Crickets and cicadas drown out the other noises of the night, you can sit well into the early morning at an outdoor table at your favourite bar, and only tourists break the high noon silence in otherwise deserted Marche towns as the sun beats down. So benvenuto to the summer edition of the Marche Voyager newsletter.
One of a kind
The Marche is fast becoming known for the production of some the world's finest olive oils, "monovarietal" oils pressed from single, named varieties of olive to produce olio extravergine of striking character.
There are now around a dozen of these monovarietals ranging from oil made from Raggia olives, with a distinctive green almond note and produced in Ancona province, to the spicy and bitter notes of oil made from Coroncina olives from Macerata province.
The two faces of Verdicchio
While the best-known white wine of the Marche is the Verdicchio dei Castelli di Jesi, the lesser-known Verdicchio di Matelica often has a more decisive character.
The higher limestone hills of the upper valley of the Esino river around the town of Matelica help to produce a wine with a distinct edge over its more celebrated neighbour.
Noted producers include Belisario, La Monacesca (their well-aged “Mirum” riserva is a personal favourite) and Collestefano.
Fair squares #7
This month's image of one of the region's piazze, or town squares, features the Foro Annonario, an arcaded, circular market place built in 1834 in the heart of the seaside town of Senigallia.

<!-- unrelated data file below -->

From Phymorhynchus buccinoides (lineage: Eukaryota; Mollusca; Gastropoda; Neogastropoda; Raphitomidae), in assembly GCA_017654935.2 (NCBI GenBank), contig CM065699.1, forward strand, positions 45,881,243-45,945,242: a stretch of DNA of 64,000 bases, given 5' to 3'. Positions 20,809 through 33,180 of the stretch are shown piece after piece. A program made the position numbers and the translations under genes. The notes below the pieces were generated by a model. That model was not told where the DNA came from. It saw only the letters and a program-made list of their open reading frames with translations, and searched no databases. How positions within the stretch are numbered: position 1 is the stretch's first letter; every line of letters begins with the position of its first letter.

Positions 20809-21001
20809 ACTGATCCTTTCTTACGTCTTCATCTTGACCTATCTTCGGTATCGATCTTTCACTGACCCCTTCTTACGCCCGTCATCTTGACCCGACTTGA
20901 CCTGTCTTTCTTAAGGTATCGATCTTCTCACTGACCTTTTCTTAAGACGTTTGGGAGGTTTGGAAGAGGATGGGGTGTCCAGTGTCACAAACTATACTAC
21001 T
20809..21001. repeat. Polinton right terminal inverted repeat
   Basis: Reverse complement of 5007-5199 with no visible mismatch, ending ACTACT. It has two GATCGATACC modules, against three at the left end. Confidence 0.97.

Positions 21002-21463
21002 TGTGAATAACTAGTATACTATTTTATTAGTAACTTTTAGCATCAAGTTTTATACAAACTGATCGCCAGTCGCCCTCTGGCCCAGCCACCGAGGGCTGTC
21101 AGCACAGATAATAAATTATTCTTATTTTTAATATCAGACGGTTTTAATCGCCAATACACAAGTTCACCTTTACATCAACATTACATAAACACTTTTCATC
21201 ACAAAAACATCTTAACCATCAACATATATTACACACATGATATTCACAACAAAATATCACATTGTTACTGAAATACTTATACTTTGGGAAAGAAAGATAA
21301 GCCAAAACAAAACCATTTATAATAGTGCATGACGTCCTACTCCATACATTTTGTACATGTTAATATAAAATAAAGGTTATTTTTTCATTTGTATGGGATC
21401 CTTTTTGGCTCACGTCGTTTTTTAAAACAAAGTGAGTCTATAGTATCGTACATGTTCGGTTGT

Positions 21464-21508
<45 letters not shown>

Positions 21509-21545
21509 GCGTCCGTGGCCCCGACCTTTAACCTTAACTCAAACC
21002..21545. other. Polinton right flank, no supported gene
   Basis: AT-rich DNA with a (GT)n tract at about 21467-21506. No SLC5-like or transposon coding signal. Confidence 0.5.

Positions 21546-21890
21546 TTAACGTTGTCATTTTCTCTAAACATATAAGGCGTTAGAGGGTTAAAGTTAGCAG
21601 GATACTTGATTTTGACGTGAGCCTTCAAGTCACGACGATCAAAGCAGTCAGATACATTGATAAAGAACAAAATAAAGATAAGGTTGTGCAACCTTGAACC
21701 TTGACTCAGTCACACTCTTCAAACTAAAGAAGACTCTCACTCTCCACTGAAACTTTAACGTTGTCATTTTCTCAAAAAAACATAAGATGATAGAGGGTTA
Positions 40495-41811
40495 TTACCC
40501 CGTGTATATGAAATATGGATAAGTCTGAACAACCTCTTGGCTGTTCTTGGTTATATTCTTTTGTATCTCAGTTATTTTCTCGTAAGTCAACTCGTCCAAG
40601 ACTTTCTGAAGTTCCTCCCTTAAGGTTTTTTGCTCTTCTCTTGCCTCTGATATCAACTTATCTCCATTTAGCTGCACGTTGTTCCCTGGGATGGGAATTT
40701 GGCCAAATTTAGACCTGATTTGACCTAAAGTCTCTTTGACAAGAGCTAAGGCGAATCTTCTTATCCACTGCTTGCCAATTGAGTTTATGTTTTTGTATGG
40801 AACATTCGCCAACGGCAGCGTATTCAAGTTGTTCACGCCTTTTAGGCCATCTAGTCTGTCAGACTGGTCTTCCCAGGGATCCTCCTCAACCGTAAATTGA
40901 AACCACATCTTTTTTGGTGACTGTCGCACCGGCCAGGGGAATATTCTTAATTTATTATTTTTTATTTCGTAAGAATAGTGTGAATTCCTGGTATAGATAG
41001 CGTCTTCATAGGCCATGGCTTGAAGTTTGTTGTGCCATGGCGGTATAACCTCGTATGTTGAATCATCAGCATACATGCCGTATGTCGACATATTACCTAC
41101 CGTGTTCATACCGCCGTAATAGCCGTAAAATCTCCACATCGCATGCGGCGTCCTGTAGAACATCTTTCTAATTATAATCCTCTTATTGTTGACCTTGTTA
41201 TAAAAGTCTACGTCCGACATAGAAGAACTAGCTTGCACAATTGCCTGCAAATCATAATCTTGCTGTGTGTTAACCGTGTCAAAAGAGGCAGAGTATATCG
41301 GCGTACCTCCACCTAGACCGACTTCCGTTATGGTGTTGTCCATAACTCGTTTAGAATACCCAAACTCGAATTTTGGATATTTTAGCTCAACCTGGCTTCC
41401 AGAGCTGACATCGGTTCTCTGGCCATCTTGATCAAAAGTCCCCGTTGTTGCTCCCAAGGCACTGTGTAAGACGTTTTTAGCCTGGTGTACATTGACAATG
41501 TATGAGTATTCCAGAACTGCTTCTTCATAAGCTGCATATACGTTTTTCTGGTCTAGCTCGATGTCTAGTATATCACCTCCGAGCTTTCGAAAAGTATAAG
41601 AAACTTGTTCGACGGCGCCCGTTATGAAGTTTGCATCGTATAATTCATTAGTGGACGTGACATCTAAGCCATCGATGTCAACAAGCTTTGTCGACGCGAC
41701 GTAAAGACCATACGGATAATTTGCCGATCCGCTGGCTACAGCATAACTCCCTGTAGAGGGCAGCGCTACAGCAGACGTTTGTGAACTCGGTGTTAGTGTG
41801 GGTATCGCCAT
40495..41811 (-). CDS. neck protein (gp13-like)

Pesaro's hidden jewel
This summer sees the return of the weekly tours to Villa Imperiale, a splendid Renaissance villa and gardens in the hills above Pesaro. Until 26 September guided tours have been organized, including a bus ride from the centre of Pesaro, on Wednesday afternoons.
The villa was originally built in 1469 for Alessandro Sforza but the most impressive parts of the complex date from 1528 when Eleanora Gonzaga ordered major rebuilding works for her husband Francesco Maria I Della Rovere, Duke of Urbino.
Details and bookings on this page
The region can once again boast one of the highest number of Blue Flag beaches of any region in Italy, only just beaten once more by Liguria. The Blue Flag is awarded by the Foundation for Environmental Education across Europe to environmentally well-kept beaches. The prestigious "eco-label" is given to sites that meet strict criteria including water quality, environmental management, safety and other services.
The region's sixteen towns entitled to fly Blue Flags for 2012 are, from north to south, Gabicce Mare, Pesaro, Fano, Marotta, Senigallia, Portonovo, Sirolo, Numana, Porto Recanati, Potenza Picena, Civitanova Marche, Porto Sant'Elpidio, Porto San Giorgio, Cupra Marittima, Grottammare, and San Benedetto del Tronto.
The Marche Voyager beach guide
In praise of limestone
Escape the summer heat with a visit to the Grotte di Frasassi, one of Italy's largest and most famous warren of caves, where the temperature is a constant 14° C. The largest cavern, the Grotta Grande del Vento, is large enough to enclose the whole of Milan Cathedral and claustrophobics need have no fear of tight spaces in these caves.
The regular tours take 1 hour 15 minutes, and adult entry costs Euro 15.50. While you're there take time to wander up to the nearby small but pretty hilltop village of Genga.
The Marche Voyager Frasassi caves page
Photos & panoramas on the Frasassi Caves website.
If you're coming to the Marche this summer, don't forget to buy a copy of our excellent - well, we would say that wouldn't we - guide to the region. Le Marche: an insider's guide by Peter Greene is available both as a paperback and as an ebook.
Marche Voyager buy the book page.
The Marche shares a short stretch of its borders with a foreign country - the pocket handkerchief Republic of San Marino to the north of the region.
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